Oh yeah. March was such a wild month. We had put out tons of communication about COVID and then, and I think it was one Saturday afternoon that the tornado came through. We didn't receive damage to any Hytrol facilities, but we certainly had employees who were impacted and people jumped in to help them. We had folks helping with cleanup in the community, the day after the tornado. We were able to offer a hanger to Air Choice One. Community and family are two of Hytrol’s core values. And it was really evident why that is in the month of March.

Clark Cogbill:

What an incredible challenging month that was. People step up in really difficult times and certainly the Hytrol employees did.

Paige Carswell:

Absolutely.

Clark Cogbill:

So now a question for each of you, and I'll start with Janelle. Both the Intimidator Group and Hytrol, it's apparent that both companies have a unique culture of expecting excellence, that foster innovation and creativity. Janelle, how did the culture at Intimidator Group help the company manage and adapt during the pandemic?

Janelle Shell:

That's a great question. I feel like here at Intimidator with all the companies that we have, we are continually trying to improve. So it's this idea that we're always trying to improve on our quality. We're always trying to improve on the products that we produce. And it just seemed like as an employee base during this time of uncertainty, there was just this positive attitude among everyone. Even though it could be so uncertain, there was this positive attitude. This team of people came together and met daily and would listen to the governor's speeches on the pandemic and the numbers.

Clark Cogbill:

Right.

Janelle Shell:

And we would assess the situation. I mean, it was a daily change and we would continually assess the situation. And first and foremost, we wanted to make sure, like Paige who was saying, people felt safe coming to work.

Clark Cogbill:

Right.

Janelle Shell:

And so we did some similar things here, just making sure we took temperatures and masks and different things. And so it's this idea of making sure you feel safe when you're coming to work, making sure your employees needs are being met. We have this overwhelming feeling of being completely blessed that we were not among those businesses that had to be shut down, or were forced to close. So that gave us all this appreciation that no matter what department you're in, or no matter what you do for our company. It was an all hands on deck type, whatever is needed of me, I'm going to do it to keep this going.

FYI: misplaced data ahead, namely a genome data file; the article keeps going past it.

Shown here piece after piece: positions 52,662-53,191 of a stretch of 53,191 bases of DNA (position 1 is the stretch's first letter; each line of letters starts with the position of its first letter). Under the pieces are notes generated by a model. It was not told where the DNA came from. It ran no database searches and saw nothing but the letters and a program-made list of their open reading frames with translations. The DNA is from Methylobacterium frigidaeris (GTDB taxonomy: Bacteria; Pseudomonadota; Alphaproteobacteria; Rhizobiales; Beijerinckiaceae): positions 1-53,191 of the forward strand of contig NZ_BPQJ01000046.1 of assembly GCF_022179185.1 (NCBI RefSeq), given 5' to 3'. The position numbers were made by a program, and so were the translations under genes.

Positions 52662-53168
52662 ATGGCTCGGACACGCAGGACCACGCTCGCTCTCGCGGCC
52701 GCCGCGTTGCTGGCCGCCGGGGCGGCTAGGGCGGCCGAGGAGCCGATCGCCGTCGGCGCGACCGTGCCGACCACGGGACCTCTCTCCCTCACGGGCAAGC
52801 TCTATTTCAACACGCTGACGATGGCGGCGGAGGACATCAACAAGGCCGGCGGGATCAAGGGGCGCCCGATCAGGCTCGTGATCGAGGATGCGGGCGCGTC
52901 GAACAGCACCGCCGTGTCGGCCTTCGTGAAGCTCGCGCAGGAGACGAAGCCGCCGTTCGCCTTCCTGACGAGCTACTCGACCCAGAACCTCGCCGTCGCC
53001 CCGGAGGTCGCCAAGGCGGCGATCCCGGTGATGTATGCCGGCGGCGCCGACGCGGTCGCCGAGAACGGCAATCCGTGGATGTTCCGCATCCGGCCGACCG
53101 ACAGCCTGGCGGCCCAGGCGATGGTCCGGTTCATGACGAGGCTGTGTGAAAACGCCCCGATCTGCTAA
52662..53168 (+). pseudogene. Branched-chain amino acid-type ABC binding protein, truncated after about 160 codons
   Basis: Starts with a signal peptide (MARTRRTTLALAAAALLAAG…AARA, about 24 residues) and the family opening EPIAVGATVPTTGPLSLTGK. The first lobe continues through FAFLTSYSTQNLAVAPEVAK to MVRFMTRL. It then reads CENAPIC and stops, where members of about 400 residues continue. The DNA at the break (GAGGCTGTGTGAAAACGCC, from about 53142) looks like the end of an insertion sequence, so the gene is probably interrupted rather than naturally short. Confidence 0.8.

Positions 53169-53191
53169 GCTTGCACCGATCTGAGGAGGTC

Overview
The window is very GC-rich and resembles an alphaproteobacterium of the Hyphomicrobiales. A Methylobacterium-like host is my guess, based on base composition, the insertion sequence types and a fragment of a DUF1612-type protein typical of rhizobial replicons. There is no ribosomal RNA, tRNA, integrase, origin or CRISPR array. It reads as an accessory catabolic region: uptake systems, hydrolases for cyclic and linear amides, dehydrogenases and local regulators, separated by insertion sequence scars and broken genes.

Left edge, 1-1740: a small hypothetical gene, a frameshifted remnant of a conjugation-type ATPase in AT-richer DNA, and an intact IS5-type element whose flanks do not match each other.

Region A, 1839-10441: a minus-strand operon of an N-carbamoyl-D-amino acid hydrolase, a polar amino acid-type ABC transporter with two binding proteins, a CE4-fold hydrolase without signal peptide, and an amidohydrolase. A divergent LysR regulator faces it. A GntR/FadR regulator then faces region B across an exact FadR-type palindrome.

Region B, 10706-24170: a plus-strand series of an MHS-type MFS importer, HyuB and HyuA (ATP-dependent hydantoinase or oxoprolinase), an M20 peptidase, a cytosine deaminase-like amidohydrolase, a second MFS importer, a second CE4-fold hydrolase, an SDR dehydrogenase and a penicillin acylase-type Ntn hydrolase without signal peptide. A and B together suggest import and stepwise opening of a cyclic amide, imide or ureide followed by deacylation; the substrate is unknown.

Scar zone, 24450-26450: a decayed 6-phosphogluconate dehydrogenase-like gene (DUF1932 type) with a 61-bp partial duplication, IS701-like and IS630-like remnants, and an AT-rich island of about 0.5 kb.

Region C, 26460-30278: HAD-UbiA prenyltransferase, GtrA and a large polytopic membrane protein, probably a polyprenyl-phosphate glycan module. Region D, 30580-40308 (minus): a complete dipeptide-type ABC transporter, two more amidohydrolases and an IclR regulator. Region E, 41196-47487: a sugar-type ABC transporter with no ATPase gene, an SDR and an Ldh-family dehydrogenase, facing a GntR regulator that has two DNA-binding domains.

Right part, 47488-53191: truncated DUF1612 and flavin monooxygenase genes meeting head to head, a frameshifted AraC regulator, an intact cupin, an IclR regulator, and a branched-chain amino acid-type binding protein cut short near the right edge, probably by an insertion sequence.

Clark Cogbill:

Fantastic. And so I'll ask the same question of you, Paige. At Hytrol, how did the culture help the company get through this pandemic? And it's continuing to help you to get through the pandemic. How did culture play a role?

Paige Carswell:

Yeah, so some of the guiding principles that we've used to manage and adapt during the pandemic are actually the Hytrol values. So we identified faith, family, empathy, commitment, gratitude, and community as our core values at Hytrol. And when you have to decide what the right thing to do is during a situation like this, it's so important to ask, does it align with our values? Are we showing that we care about our employees, our community? Is this part of a commitment to excellence? Does it align with long-term goals?

Paige Carswell:

The neat thing about those values is they're not top down. We didn't identify those values as part of the leadership. They were identified by a cross functional team at Hytrol, from different levels and different departments. And I guess, because we had so many people living up to those values every day, we've been able to keep up with the demand and weather the storm so far.

Clark Cogbill:

Well, it's great to go back to those core values and rely on those things, to help guide you through really difficult challenges. So, a follow-up question for each of you, and I'll go back to Janelle. Are there new processes or operational efficiencies that Intimidator Group started during the pandemic that you're going to continue to do when all of this is over?

Janelle Shell:

Well, we've definitely taken a new look at trying new things and not being afraid to think outside the box. And I think it's given us an awakening, I guess. It's opened our eyes to the fact that you can't always do things the way you've always done them.

Clark Cogbill:

Right.

Janelle Shell:

So it's almost an opportunity for us to look at things in a broader and broader perspective. Instead of the things that we had originally planned and where we would originally be taking assessment on a daily basis and figuring out and being comfortable with pivoting and adjusting to our plans that we had put in place. Thinking outside the box and not being afraid to try new things because we were in this unchartered territory. I think that given us a new perspective on that. And then plan, plan, plan.